COVID-19 Sparks a Reassessment of European Real Estate Funds
June 30, 2021 — London
Market remains resilient, but investors now looking beyond office-based opportunities
COVID-19 induced lockdowns and related stop-start business activity, combined with increasing digitization, are subtly shifting the make-up of European investors’ real estate allocations, according to the latest issue of The Cerulli Edge―European Monthly Product Trends.
The commercial sector has been the focus of the reassessment of European real estate funds as employers rethink their long-term plans for staff returning to the office. Lockdowns have largely proved that working from home is a practical option, accelerating the longer-term trend toward a digitally enhanced society.
According to asset managers recently surveyed by Cerulli Associates over the past year, European investors increasingly favor exposure to industrial and logistical properties, two areas relatively unscathed by lockdowns. They are also showing increasing interest in niche sectors such as healthcare properties, which benefited from the global spotlight on the development of vaccines.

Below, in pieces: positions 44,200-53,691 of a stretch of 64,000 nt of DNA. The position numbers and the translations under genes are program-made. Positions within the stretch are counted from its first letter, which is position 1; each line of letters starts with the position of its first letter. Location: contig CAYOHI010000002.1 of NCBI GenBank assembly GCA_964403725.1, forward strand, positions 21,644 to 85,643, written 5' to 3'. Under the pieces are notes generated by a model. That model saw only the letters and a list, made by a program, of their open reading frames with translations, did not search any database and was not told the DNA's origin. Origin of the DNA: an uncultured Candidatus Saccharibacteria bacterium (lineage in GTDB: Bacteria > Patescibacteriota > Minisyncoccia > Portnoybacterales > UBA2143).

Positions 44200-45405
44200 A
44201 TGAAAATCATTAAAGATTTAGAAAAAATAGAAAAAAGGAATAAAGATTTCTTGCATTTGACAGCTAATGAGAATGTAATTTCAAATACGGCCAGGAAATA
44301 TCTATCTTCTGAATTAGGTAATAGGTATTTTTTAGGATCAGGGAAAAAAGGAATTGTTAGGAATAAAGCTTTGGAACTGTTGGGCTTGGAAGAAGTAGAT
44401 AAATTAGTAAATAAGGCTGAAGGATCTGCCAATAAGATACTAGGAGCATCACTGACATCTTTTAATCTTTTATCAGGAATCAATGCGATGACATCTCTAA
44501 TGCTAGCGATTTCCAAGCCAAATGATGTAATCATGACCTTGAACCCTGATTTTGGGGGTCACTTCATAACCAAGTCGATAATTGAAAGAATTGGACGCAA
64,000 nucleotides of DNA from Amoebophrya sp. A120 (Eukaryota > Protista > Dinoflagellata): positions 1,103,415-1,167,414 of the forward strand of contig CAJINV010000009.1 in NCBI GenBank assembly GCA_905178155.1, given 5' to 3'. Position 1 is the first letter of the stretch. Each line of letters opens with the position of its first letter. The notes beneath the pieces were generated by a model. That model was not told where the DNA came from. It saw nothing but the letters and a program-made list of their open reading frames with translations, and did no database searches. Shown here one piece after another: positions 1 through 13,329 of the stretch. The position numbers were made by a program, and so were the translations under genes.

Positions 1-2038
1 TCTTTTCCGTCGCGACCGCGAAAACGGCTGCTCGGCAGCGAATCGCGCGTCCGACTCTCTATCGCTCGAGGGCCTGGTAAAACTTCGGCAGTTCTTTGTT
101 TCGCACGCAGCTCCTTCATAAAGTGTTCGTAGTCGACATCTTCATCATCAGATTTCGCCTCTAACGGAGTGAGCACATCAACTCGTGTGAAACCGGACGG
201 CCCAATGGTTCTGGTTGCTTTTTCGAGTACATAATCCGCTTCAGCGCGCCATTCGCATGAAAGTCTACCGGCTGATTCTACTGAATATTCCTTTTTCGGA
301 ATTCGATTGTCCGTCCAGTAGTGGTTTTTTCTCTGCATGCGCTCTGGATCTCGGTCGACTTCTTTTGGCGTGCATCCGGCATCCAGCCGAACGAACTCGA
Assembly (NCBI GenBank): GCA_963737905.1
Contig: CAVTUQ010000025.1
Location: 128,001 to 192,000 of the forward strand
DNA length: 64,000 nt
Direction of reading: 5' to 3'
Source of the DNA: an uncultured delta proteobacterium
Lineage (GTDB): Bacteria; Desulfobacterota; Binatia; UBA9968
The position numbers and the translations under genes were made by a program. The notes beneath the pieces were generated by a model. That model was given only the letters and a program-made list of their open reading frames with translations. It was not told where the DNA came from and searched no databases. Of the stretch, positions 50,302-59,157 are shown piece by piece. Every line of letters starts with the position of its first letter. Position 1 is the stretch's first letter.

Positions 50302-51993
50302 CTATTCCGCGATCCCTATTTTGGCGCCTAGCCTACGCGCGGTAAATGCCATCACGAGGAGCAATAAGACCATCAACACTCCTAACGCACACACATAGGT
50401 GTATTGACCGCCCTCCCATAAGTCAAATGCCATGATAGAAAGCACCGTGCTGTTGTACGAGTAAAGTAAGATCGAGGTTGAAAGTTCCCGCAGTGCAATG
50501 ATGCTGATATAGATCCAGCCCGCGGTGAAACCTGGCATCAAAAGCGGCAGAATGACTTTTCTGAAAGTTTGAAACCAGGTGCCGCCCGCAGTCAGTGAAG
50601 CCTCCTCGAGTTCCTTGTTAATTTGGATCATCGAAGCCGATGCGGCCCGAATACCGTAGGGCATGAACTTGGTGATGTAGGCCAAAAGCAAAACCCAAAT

“Managers need to get up to speed on the evolving needs of tenants in order to build compelling products for their clients,” says Fabrizio Zumbo, associate director at Cerulli.
In addition to the effects of the pandemic, the real estate sector has been supported by several tailwinds. For example, the low-interest-rate environment has led European investors to seek alternative sources of stable, yet sufficient, cash flows.
“There has been a greater allocation to alternative investments, including real estate, driven by a desire for enhanced, yet diversified, returns,” notes Zumbo. “One-fifth of the private banks in Europe that Cerulli surveyed expect to increase their allocations to real estate in the next 12 to 24 months.”
Institutional investors are also continuing to diversify their property holdings, with Asia-Pacific exposure set to be of particular interest. For example, foreign real estate now represents 13% of Swiss occupational pension funds’ real estate investments, according to the Swiss Federal Statistical Office, up from 7% in 2010.
Although retail investors remain cautious of open-end real estate funds in the context of the current economic cycle, sustainability is set to dominate conversations in the real estate sector over the coming months. According to the European Commission, physical buildings consume approximately 40% of energy and contribute 36% of carbon emissions across the EU. Asset managers across the region have already stated their intention to respond to clients’ growing interest in sustainability.
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